I figured wrong. At about 9:30 Monday morning we lost power in Hammond, where I grew up, which is about 50 miles north of New Orleans and about half-way between New Orleans and southwest Mississippi. It turned out that Katrina was a huge storm and Hammond and the surrounding areas had sustained monumental wind damage. When you live in south Louisiana, however, where tropical storms and hurricanes are common occurrences, you have "battery-operated Everything." I dug out my battery- operated television set, but the blasted thing didn't work, so I had to resort to the radio. I learned there had been a breach in the 17th Street Canal levee and parts of New Orleans were beginning to flood. Then the announcement came that the London Avenue Canal levee had breached and, possibly, the Industrial Canal levee, as well. It didn't take a rocket scientist to know that New Orleans was in real trouble and, before long, the city was under six feet of water. St. Bernard, Plaquemines Parish, and parts of Jefferson were under water, and it was getting deeper by the minute.
By late afternoon and early evening, there were reports of neighbors rescuing neighbors in boats and people breaking out of their attics where they had climbed, trying to escape the flood waters. For days, as the flood waters continued to rise from the levee breaches, first responders and others worked around the clock to rescue as many people as possible from the hardest hit areas of the city––all the while waiting for FEMA, but that's another article.
As people were rescued, they were brought to the Louisiana Superdome, which was the shelter of last resort as well as the Special Needs Shelter for New Orleans. Finally, when the dome could hold no more, the overflow was taken to the New Orleans Convention Center. To say that the conditions in either of these buildings were less than adequate is a gross understatement—particularly for people with special health care needs. There was no electricity, no running water, and because the roof of the Dome was damaged early on Monday morning, there were leaks everywhere. Needless to say, it became very difficult to care for people with special needs under those conditions. We are just lucky that nobody died—although we did have some traumatized doctors and nurses who worked around the clock to care for the people who were there. All one of these doctors would say shortly after Katrina was that it was "horrible."
It is estimated that approximately 10,000 people did not evacuate during Katrina. It's easy for us to say what they "woulda, shoulda, coulda" done and, granted, some people are just plain stubborn, but, other people did not have the means to evacuate. New Orleans is made up of people of all socioeconomic levels and 28% of our citizens live at, or below, the poverty line. Many do not own a car; they couldn't just load up the SUV and get out. Of those 28% at the poverty line, there is a fairly large spinal cord injured (SCI) population because gun violence has been a common occurrence.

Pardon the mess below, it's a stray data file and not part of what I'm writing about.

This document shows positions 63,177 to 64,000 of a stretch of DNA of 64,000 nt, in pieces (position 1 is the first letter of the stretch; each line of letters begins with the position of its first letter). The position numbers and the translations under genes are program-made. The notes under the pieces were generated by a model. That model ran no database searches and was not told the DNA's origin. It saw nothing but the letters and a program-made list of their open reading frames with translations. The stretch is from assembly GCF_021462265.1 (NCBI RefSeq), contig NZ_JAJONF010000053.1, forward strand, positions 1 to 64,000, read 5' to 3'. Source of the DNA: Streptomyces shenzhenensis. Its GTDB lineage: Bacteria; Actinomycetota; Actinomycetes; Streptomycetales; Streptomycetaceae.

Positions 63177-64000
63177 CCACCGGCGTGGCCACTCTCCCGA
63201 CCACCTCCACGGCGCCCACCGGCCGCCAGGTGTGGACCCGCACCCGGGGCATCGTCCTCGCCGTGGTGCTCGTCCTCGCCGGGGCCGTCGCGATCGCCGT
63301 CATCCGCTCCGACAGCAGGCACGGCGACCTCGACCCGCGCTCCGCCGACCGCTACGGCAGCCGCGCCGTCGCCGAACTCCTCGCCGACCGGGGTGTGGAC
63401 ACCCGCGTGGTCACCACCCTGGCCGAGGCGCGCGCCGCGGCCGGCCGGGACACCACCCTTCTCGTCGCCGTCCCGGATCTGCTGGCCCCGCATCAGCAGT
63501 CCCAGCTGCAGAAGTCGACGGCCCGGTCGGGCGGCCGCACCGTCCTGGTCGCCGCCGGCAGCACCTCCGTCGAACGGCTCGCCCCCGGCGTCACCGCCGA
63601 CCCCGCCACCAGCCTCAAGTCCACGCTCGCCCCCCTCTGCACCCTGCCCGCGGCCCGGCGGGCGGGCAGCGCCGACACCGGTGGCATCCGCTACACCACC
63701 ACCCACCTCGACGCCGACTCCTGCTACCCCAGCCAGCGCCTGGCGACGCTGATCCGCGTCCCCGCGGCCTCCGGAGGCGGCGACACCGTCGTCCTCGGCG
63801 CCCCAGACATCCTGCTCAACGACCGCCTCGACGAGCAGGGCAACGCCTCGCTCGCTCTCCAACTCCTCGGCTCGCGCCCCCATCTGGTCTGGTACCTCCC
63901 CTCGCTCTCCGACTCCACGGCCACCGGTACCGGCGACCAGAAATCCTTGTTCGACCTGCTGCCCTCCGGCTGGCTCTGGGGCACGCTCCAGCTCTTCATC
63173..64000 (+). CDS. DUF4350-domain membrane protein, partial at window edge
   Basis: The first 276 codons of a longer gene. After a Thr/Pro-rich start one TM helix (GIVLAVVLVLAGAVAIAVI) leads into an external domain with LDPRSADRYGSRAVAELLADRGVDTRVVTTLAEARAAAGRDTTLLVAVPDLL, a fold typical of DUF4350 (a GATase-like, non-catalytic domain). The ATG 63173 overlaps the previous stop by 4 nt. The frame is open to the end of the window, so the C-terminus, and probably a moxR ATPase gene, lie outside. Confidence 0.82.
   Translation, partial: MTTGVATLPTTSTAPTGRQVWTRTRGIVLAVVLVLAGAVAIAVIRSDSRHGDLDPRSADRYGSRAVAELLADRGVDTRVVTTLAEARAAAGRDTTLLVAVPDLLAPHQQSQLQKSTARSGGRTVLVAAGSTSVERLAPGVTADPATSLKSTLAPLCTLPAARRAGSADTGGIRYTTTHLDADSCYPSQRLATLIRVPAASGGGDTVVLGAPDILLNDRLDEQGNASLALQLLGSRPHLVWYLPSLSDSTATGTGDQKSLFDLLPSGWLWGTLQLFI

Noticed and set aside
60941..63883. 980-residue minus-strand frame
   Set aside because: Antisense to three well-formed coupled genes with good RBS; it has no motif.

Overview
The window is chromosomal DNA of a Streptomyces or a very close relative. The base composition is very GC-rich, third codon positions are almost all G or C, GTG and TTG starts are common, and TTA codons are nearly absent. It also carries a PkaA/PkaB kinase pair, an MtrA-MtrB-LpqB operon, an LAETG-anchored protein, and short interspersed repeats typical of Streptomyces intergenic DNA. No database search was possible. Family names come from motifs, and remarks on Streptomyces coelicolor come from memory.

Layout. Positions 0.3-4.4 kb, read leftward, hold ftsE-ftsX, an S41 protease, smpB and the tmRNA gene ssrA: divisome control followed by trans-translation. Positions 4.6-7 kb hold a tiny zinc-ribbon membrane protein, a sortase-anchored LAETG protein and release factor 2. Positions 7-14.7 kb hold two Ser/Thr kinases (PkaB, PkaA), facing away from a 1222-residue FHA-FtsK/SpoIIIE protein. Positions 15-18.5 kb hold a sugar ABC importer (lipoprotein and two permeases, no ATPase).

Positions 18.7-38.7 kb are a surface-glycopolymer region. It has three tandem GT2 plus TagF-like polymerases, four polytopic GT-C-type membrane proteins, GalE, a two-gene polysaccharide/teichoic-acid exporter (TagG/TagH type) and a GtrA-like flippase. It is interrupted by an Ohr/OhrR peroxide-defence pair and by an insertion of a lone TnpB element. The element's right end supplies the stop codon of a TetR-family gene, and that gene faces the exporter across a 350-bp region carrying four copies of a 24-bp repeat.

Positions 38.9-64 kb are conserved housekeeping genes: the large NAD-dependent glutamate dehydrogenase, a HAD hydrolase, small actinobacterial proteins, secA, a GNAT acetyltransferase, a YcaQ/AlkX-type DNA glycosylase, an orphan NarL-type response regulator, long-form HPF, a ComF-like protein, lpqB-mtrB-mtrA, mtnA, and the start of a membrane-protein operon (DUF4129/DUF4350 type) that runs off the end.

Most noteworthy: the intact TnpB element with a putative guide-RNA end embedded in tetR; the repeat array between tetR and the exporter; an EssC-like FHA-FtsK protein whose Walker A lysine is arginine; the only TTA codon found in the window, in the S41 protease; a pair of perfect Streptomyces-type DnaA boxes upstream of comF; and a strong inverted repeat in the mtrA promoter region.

Most of these are young men from the inner city with no education and no work history prior to getting shot and now surviving on Social Secuirty checks. It became one of my daily rituals to access the New Orleans newspaper on my computer to see how many people I knew from my years at Charity Hospital were pictured, or whose names appeared on the lists of known dead. It was not uncommon to see at least one every day. This added, not only to my grief, but to my survivor guilt. Many of these people did not own an automobile and unless someone came to get them, they had no means of getting out.
As a result, the death toll in New Orleans from Katrina is was 1,000 and counting. Because some areas were completely destroyed and contain structures that were deemed unstable, these areas were being bulldozed. Before they are destroyed, however, search and rescue teams with cadaver dogs continued to find bodies.
What lessons have we learned from the biggest natural disaster in US history? Frankly, I'm not sure. I'm embarrassed to say that the federal, state, and local governments can't stop blaming each other long enough to find out and the mayor seems to be too busy running for re-election. The Army Corps of Engineers can't agree on how to fix the levees so that we can have, at the least, Category III protection. Of course, they didn't admit until very recently that there was, indeed, a design flaw in the original levees and it was this design flaw that caused the breach in the first place.
But I can tell you the lessons that they should have learned. First and foremost is the fact that a shelter located below Interstate 10 is illadvised. Almost all of that area is at, or below, sea level. Spend whatever money it takes to open the shelter of last resort at the Superdome and bus folks out of there. You'll kill two birds with one stone. You'll save lives and you won't have to sell flooded-out buses on E-bay.